Guidance for mentors: supporting students with interpreting their profiles:
EMPOWER (students need to own their own profiles and strategies)
- start with: “What do you think about your profile?”
- “How well do you agree with it?”
- listen actively; let the student lead as much as possible
- ask open questions to be helpful – ‘How could you/we follow this up?’ ‘What do you want to focus on first?’
- start with the strengths
- strong dimensions can be used to build the others
- use your judgement to match the level of challenge to each student’s level of confidence/need for support
- use positive language: ‘areas for development’, not weaknesses – ‘opportunities’, not threats
- ask students to remember examples from their experience to appreciate how their profile reflects themselves as learners
- point out the links between the seven dimensions – how they interconnect and support each other
- ELLI profiles are about whole people and whole lives: what we think and feel and do in our learning, for life.
Interpreting the ELLI profile: guidelines for mentors.
The ELLI profile is primarily a self‐assessment method. That means for it to be effective in mobilising change and more effective learning, the student / respondent needs to use the wheel as a focus of self‐reflection, actively engaging Reflective Learning. The ELLI data is an objective measure of self‐perception. It does NOT measure either aptitude or learning potential, and should not be used in this way. For example, an ELLI report may reveal a student who perceives herself to be isolated, low in confidence, stuck and confused about her direction. While all of this has a concrete bearing on her learning, it does NOT (and cannot) reveal her to be lazy or low in intelligence. One may say instead that it reveals our ‘sticking points’, not our limitations.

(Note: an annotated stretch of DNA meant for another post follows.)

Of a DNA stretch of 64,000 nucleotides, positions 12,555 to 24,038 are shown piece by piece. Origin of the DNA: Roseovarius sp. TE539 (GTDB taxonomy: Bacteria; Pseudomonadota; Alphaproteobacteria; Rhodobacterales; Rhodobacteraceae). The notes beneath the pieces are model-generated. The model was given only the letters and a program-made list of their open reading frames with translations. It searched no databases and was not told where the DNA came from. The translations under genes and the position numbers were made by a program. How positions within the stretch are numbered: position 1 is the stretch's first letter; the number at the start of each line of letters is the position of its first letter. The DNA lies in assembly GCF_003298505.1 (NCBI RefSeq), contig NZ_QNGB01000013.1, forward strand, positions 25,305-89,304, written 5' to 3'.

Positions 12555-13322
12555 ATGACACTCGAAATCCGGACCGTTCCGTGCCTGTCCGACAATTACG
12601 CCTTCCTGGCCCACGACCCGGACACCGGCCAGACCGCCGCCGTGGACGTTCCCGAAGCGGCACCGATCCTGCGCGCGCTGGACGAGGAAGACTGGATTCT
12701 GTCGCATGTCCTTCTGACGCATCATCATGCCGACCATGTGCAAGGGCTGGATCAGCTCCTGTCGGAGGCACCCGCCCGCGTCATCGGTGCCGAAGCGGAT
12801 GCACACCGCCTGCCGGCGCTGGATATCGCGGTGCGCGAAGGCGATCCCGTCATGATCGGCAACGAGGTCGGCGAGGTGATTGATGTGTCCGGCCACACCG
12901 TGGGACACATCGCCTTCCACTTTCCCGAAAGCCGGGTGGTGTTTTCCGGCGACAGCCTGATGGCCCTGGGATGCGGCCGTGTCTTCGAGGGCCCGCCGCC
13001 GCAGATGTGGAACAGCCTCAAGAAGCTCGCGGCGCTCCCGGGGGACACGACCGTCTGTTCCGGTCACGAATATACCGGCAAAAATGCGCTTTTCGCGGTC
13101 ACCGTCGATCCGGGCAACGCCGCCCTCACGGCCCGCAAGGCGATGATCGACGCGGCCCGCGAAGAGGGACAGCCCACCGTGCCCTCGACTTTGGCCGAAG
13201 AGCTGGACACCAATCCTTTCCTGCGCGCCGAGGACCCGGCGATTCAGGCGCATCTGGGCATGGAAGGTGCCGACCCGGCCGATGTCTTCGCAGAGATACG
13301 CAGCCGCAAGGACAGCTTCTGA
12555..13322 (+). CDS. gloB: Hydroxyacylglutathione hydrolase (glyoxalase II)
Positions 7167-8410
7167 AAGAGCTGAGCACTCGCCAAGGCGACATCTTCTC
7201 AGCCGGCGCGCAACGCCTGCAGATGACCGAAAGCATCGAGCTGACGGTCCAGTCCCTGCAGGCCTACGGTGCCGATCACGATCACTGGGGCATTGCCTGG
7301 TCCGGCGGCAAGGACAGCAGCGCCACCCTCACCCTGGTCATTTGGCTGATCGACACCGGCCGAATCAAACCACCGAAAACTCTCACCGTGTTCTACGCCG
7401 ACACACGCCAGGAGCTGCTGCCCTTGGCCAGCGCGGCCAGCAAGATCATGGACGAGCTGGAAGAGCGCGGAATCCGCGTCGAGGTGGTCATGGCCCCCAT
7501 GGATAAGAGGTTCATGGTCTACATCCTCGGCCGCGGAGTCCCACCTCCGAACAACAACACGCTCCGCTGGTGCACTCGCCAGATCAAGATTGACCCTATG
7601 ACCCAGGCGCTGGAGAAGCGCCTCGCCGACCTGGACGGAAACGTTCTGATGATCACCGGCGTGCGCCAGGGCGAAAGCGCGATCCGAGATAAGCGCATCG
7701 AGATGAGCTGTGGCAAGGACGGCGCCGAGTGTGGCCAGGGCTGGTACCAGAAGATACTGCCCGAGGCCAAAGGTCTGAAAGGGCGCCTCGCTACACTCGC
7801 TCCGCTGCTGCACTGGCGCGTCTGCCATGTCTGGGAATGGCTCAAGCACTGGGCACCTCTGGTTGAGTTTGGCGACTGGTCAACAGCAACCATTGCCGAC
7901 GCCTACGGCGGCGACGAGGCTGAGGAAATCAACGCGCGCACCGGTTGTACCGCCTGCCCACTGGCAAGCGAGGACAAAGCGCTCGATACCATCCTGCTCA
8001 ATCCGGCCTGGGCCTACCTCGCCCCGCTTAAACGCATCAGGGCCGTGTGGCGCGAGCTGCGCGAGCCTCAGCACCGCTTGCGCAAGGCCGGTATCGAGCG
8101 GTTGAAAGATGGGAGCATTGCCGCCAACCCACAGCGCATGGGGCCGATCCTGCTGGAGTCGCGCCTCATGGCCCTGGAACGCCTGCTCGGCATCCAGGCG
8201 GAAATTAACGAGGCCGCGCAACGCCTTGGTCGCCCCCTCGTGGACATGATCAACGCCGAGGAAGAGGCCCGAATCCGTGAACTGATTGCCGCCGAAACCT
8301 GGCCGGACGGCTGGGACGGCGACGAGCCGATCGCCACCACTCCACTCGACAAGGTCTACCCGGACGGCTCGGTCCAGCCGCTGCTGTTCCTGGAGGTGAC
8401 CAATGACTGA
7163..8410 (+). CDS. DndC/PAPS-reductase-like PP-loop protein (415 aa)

ELLI is based on the principle that, once understood, we can ALL tap into these Seven Dimensions of Learning, and make them work for us. That said, when working with students and their profiles it can be useful to seek meaning from the completed ELLI profile, even if such insights are not shared directly with the student. It is never wise to impose such an interpretation, but it may help when discussing the profile with the student – if only to direct the student’s attention to certain notable elements. It can also be useful to view and interpret the dynamics of a class, the teaching staff, or even the entire school.
Interpreting ‘High’ and ‘Low’ scores
It is easy to assume that a ‘high’ score is ‘good’, and a ‘low’ score is bad. In fact, it isn’t so simple. High scores show a student who perceives himself to be strong in certain areas, which in all likelihood they are; however, some respondents may have an unrealistic view of themselves. Higher scores in one or two dimensions may be suggest an excess use of a disposition. Ultimately it is up to the respondent to determine this for themselves, rather than have such a view imposed by someone else. The same applies to ‘lower’ scores, which tend to reveal learners who may be self‐critical and self‐conscious rather than those who are ‘less able’. However, poor self‐image and lack of self‐awareness will inevitably impact on performance.